Wednesday, December 17, 2008

"a criminal enterprise launched by madmen cheered on by a chorus of fools and cowards"

Go Matthew!

I think it’s crucially important not to allow these positive sentiments about soldiers and marines to deteriorate into sentimentality about the mission they were undertaking in Iraq. The Iraqi people didn’t ask to be liberarted conquered and occupied by a foreign power that destroyed their country and then immediately set about meddling in Iraqi politics and until just a month or so ago was struggling mightily for the right to permanently station military forces on Iraqi soil contrary to the will of the Iraqi public. Not only did Iraqis not ask for such services, but nobody anywhere has ever asked for them.

The harsh reality is that this was not a noble undertaking done for good reasons. It was a criminal enterprise launched by madmen cheered on by a chorus of fools and cowards. And it’s seen as such by virtually everyone all around the world — including but by no means limited to the Arab world. But it’s impolitic to point this out in the United States, and it’s clear that even a president-elect who had the wisdom not to be suckered in by the War Fever of 2002 has no intention of really acting to marginalize the bad actors. Which, I think, makes sense for his political objectives. But if Americans want to play a constructive role in world affairs, it’s vitally important for us to get in touch with the reality of what the past eight years of US foreign policy have been and how they’re seen and understood by people who aren’t stirred by the shibboleths of American patriotism.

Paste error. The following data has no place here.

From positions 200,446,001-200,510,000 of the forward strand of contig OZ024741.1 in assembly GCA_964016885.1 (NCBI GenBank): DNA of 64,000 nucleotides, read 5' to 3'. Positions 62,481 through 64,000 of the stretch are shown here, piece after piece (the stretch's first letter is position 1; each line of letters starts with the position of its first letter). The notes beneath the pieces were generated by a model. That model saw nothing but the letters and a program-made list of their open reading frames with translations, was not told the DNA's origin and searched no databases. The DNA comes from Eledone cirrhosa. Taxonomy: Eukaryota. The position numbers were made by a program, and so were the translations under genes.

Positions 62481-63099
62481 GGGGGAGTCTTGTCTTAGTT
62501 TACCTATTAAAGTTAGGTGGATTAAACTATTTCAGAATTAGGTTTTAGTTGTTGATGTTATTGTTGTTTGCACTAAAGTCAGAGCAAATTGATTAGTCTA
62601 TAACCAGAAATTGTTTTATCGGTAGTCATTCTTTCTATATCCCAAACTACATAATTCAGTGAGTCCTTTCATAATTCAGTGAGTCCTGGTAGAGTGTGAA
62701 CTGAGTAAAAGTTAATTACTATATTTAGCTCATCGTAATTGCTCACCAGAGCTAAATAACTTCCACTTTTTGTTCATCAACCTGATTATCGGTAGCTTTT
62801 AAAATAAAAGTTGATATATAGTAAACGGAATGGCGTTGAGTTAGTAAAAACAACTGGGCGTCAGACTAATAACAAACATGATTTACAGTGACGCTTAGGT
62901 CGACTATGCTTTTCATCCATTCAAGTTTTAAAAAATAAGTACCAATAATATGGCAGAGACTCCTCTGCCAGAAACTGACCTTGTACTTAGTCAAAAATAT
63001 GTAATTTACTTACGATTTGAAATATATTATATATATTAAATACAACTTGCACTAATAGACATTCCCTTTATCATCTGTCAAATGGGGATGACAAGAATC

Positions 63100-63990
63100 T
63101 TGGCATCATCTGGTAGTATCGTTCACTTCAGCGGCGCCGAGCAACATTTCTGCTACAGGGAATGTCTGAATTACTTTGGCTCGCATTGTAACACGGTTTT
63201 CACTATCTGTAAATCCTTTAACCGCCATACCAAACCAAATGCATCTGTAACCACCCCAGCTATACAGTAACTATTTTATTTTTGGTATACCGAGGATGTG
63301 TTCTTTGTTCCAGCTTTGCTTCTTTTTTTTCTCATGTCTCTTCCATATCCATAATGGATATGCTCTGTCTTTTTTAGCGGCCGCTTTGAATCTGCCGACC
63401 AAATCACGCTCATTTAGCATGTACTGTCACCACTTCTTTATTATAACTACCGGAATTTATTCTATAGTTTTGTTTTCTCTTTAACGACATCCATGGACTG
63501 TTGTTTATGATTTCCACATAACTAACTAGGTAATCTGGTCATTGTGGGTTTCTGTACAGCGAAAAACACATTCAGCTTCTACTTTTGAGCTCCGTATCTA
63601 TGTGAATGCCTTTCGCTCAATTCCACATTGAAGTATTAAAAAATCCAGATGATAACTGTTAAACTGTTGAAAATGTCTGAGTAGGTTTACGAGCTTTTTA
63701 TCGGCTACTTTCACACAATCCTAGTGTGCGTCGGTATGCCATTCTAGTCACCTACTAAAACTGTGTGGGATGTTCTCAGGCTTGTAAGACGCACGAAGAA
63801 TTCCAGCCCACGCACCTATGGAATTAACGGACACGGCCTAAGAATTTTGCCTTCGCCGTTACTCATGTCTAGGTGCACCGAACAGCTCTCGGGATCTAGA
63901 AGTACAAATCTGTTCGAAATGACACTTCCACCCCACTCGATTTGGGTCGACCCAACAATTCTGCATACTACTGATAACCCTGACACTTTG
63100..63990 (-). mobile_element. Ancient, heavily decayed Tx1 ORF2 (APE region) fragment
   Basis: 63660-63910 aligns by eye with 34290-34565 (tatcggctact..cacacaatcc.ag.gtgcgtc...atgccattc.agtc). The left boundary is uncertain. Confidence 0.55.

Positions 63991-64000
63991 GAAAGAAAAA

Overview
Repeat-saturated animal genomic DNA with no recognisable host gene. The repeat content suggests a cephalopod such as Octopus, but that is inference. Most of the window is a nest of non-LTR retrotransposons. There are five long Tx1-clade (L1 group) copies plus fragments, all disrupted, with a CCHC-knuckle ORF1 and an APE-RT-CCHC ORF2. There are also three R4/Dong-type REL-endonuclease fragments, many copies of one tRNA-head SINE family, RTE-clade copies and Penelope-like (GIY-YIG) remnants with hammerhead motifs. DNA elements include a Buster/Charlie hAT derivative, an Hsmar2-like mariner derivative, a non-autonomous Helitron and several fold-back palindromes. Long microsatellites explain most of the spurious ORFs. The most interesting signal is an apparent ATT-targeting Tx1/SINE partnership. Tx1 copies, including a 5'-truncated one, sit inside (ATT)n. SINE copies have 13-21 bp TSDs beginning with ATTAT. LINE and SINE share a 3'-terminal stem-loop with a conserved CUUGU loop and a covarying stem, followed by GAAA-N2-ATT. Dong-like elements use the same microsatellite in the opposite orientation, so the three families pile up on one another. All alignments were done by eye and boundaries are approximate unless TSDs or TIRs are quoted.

Bolding's mine. And, like Matthew, I'm extraordinarily concerned that nobody's trying to "marginalize the bad actors" for reasons that should be quickly obvious: If there are no consequences, they'll do it again, since the rewards for being on "the right side" were so handsome.

Hell, they still are. The biggest lesson I've learned from all of this--and it's a timeless one I should never have forgotten--is that being right is absolutely irrelevant. What matters is whether or not your position is popular. A position that's unpopular but correct will be marginalized; a position that is popular but incorrect will be apologized until the ends of time. Politics: it's the stereotypical high-school drama writ large.

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